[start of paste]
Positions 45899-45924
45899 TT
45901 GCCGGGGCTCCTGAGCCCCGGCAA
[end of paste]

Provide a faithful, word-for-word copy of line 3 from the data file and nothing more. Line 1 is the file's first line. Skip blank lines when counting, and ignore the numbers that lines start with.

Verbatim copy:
45901 GCCGGGGCTCCTGAGCCCCGGCAA